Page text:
5. Croatia & Serbia

About 30km south of Szekszárd, the Danube takes on another new role, this time marking the border between Croatia and Serbia. As in Hungary, there’s plenty of hearty red wine here, but be sure to try the local white wine star variety, Graševina, better known internationally as Welschriesling. The grape’s reputation was sullied by a wave of mass market, flavourless examples but discover the aromatic and textural complexity that can be achieved by top producers such as Vina Belje in the Baranja region. Alternatively, carry on a bit further downstream and stop off at Vina Erdut for a horse-drawn carriage ride through vineyards cradled inside a sharp bend in the Danube.

Few of Serbia’s wines travel far abroad these days, so all the more reason to seek them out in situ. Just across the river from the city of Novi Sad, the Fruška Gora mountains slope down to the town of Sremski Karlovci, a major hub for the region’s wineries. As in Croatia, Welschriesling – or Grašac as it is known here – is popular, supported by other white grapes such as Riesling and the aromatic Traminec. Reds are led by Bordeaux varieties, especially Cabernet Sauvignon, but look out also for Serbian cultivar Probus. A crossing of local grape Kadarka with Cabernet Sauvignon, it was named in honour of the 3rd century AD Roman Emperor Probus, who was born nearby and is said to have originally ordered vines to be planted in Fruška Gora. Another speciality to try is Bermet, a vermouth-style wine. Visit the downtown shop of Vinarija Kis for one of the top examples.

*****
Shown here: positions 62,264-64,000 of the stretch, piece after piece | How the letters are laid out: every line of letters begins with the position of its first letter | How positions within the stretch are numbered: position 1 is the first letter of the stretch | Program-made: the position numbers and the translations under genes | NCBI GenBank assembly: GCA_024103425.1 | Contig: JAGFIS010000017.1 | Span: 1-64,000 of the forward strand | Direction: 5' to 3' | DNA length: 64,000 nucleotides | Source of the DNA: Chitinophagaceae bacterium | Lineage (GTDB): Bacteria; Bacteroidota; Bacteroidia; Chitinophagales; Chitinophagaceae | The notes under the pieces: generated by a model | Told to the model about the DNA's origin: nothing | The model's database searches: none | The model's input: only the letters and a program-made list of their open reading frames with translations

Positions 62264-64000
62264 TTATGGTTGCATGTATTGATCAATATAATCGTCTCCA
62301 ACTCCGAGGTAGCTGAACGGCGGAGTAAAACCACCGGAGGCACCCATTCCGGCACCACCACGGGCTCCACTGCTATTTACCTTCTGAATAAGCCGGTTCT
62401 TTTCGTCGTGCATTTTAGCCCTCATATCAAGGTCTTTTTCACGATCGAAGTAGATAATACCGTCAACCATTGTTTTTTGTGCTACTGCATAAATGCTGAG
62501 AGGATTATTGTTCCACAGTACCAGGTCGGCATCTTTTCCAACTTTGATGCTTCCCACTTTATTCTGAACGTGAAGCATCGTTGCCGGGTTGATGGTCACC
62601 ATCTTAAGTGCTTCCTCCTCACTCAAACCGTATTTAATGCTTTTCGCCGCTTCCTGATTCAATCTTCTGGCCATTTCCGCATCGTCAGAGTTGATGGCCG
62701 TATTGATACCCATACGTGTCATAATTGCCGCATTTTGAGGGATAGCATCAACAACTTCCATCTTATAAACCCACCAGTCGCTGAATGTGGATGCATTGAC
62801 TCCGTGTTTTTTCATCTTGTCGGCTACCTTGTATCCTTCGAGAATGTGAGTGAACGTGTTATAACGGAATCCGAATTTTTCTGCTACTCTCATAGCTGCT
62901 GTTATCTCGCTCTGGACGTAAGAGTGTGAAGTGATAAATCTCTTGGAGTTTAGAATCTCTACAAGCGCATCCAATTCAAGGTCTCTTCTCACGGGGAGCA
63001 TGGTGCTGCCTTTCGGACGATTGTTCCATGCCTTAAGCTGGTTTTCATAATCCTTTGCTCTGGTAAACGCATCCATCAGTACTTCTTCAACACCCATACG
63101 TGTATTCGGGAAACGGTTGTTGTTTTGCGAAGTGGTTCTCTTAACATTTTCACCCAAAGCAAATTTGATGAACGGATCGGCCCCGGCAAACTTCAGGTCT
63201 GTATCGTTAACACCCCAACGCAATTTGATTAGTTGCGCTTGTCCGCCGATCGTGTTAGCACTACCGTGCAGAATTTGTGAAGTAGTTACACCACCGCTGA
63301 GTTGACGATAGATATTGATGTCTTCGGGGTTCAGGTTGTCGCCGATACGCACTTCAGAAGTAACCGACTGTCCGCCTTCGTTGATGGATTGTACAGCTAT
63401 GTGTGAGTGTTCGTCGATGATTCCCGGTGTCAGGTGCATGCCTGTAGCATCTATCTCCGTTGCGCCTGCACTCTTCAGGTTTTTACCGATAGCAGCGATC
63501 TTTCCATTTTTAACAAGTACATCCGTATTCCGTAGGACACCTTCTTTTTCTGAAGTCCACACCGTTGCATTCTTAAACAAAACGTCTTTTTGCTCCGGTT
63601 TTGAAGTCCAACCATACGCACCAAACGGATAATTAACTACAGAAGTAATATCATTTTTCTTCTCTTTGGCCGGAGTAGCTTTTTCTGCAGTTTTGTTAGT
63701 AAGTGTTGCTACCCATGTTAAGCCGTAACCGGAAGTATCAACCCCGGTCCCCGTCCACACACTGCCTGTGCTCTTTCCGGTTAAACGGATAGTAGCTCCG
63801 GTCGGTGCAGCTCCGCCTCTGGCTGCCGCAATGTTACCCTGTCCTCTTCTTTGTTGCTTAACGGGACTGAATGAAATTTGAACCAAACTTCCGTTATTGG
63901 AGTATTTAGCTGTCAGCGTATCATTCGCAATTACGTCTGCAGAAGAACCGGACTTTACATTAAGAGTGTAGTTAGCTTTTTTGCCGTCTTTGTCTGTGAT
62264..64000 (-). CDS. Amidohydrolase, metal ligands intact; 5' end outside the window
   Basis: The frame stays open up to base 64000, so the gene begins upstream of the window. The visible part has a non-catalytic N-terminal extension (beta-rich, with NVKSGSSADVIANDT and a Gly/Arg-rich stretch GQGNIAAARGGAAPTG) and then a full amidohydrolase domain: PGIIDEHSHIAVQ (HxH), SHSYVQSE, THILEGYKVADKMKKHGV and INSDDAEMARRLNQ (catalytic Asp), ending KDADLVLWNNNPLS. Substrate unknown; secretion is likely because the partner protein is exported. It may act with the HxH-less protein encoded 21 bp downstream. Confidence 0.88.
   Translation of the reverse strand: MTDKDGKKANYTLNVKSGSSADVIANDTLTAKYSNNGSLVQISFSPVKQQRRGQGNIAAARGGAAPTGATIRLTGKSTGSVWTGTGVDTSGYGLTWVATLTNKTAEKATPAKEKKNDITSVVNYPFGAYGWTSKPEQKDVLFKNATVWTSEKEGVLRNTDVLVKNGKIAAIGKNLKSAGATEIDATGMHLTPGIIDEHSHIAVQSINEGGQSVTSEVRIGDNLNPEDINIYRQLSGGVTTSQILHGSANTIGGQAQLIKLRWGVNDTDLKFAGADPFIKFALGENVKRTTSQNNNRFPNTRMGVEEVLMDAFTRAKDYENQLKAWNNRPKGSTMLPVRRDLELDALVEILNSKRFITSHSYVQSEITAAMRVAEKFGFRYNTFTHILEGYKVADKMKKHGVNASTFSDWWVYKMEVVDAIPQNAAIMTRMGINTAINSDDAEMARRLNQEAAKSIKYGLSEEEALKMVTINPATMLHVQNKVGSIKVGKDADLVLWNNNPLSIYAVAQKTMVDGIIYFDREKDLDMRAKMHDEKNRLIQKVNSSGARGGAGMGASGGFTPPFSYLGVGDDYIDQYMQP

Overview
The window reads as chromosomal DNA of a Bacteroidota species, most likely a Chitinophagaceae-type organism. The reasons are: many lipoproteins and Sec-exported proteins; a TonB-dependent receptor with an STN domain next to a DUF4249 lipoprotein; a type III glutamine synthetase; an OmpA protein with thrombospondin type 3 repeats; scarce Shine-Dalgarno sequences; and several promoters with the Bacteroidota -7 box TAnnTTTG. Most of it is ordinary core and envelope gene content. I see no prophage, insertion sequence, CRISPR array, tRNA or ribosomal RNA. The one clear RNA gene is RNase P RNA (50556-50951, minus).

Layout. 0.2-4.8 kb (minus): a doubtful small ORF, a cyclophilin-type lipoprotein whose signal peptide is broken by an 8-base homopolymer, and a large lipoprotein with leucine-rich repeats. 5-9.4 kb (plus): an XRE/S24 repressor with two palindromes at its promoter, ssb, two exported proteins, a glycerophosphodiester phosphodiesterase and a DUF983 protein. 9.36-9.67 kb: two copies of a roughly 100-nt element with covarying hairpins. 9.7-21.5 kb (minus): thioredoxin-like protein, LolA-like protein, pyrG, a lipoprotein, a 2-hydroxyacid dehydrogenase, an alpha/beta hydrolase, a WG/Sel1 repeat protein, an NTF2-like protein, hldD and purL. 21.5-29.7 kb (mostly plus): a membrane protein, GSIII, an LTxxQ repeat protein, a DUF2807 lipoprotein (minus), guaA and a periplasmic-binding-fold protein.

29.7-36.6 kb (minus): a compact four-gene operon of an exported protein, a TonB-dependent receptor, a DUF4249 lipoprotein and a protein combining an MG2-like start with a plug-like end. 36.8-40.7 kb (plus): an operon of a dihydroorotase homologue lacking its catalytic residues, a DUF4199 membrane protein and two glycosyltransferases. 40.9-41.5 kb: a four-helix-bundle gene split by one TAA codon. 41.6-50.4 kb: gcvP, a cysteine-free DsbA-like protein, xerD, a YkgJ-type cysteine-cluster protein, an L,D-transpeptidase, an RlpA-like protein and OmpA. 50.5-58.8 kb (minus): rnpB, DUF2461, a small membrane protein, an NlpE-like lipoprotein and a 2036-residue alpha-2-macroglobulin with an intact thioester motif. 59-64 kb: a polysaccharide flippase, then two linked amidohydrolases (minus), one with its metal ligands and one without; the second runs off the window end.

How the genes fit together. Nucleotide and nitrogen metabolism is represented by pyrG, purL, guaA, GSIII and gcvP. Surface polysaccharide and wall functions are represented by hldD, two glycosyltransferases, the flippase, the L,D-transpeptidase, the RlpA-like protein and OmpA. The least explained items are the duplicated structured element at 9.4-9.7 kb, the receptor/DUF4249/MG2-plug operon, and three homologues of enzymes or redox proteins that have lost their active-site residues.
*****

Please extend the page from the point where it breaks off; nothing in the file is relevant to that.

6. Romania & Bulgaria

After winding through yet another capital city, Belgrade, the Danube once more swaps its national allegiance to separate the south-western border of Romania from Bulgaria. Both countries have a reputation abroad as suppliers of big volume, low priced wines, but pay a visit and it will soon become clear that they keep the best stuff for themselves.

Alongside Romania’s array of international varieties, look out for the local “maidens” Fetească Albă and the fuller-bodied Fetească Regală, both white, as well as their red counterpart Fetească Neagră. One of the country’s top producers, Galicea Mare, sources much of its fruit from the village of Cetate, right on the banks of the Danube. Winery owners the Dinescu family are also behind Port Cetate, an historic Danube shipping hub that has been transformed into a hospitality and cultural destination. What better spot to try these charismatic, complex wines that cry out for a plate of local food.

Directly across the Danube, Bulgarian viticulture is alive and well at Bononia Estate in the village of Koshava. A star variety of this producer’s broad portfolio is Gamza, known more commonly in neighbouring countries as Kadarka. In the hands of Bononia’s team it makes a beautifully refreshing, silky, strawberry-scented red wine that deserves a wider audience. The estate’s newly constructed cellar, complete with hotel, restaurant and tasting rooms is certainly doing its bit to entice more visitors to the Bulgarian wine scene. Go on, it’s time for an adventure.